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There is some evidence that chronic obstructive pulmonary disease (COPD) and metabolic syndrome may be related, perhaps through systemic inflammation, which is common to both. However, the association between the two conditions has not yet been clearly shown. The present study involved 7,358 adults aged > or =50 yrs from a population-based survey who underwent spirometry, a structured interview and measurement of fasting metabolic marker levels. Airflow obstruction (forced expiratory volume in 1 s/forced vital capacity ratio of less than the lower limit of normal) was present in 6.7%, and the International Diabetes Federation metabolic syndrome criteria were met by 20.0%. The risk of metabolic syndrome was higher in those with airflow obstruction than in those without (odds ratio (OR) 1.47; 95% confidence interval (CI) 1.12-1.92), after controlling for potential confounders. Of the five components of metabolic syndrome, only central obesity was significantly associated with airflow obstruction (OR 1.43; 95% CI 1.09-1.88) after adjusting for body mass index. A similar association was observed in both never and current smokers. In this Chinese sample, airflow obstruction was associated with metabolic syndrome, and, in particular, its central obesity component. This may help explain the increased risk of cardiovascular diseases in COPD, and so could guide future clinical practice.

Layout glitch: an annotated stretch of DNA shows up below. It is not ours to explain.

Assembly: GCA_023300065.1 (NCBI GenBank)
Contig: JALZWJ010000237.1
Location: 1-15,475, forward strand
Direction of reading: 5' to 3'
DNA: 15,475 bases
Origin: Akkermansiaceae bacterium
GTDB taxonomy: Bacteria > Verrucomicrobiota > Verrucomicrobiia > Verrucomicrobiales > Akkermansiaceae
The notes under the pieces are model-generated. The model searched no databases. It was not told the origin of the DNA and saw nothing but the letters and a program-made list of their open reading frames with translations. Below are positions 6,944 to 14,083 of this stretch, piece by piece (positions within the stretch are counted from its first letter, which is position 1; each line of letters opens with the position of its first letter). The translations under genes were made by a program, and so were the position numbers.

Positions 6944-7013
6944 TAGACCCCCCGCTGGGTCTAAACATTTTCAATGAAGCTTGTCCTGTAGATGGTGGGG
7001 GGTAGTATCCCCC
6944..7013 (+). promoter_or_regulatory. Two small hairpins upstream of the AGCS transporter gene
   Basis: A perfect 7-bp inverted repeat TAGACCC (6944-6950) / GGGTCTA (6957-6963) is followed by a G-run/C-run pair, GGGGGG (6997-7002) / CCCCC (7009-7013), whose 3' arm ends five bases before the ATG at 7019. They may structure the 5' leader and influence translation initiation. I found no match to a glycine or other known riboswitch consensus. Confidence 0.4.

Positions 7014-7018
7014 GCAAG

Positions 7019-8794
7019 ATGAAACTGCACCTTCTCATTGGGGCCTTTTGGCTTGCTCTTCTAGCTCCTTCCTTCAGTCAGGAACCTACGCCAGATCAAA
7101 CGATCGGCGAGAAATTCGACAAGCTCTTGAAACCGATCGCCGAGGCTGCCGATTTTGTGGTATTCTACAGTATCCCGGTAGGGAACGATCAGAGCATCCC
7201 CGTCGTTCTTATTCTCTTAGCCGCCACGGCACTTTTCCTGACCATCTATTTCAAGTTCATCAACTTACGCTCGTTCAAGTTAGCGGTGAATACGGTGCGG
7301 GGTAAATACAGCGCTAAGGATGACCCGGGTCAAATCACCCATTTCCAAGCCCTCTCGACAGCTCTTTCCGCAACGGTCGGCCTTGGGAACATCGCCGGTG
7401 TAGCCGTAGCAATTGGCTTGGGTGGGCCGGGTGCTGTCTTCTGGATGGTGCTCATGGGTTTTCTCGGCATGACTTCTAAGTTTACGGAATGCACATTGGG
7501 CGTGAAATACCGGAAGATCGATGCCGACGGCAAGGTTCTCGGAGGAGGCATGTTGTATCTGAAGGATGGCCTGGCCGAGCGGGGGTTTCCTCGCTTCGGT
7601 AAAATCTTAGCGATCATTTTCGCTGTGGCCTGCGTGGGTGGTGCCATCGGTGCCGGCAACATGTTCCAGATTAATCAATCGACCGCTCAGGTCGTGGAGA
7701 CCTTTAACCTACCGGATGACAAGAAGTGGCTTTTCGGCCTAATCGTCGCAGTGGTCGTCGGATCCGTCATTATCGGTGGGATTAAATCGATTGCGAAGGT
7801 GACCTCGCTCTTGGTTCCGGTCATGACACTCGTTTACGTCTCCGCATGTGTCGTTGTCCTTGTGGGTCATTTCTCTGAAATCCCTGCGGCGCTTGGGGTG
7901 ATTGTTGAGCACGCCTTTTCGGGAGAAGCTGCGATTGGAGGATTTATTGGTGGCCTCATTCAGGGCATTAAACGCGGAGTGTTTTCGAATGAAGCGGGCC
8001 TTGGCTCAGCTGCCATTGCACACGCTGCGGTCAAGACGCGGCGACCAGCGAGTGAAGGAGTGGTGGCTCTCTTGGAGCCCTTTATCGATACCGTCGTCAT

Original publication




Journal article


Eur Respir J

Publication Date





317 - 323


Aged, Body Mass Index, China, Cohort Studies, Female, Forced Expiratory Volume, Humans, Inflammation, Lung, Male, Metabolic Syndrome, Middle Aged, Obesity, Pulmonary Disease, Chronic Obstructive, Risk, Spirometry, Vital Capacity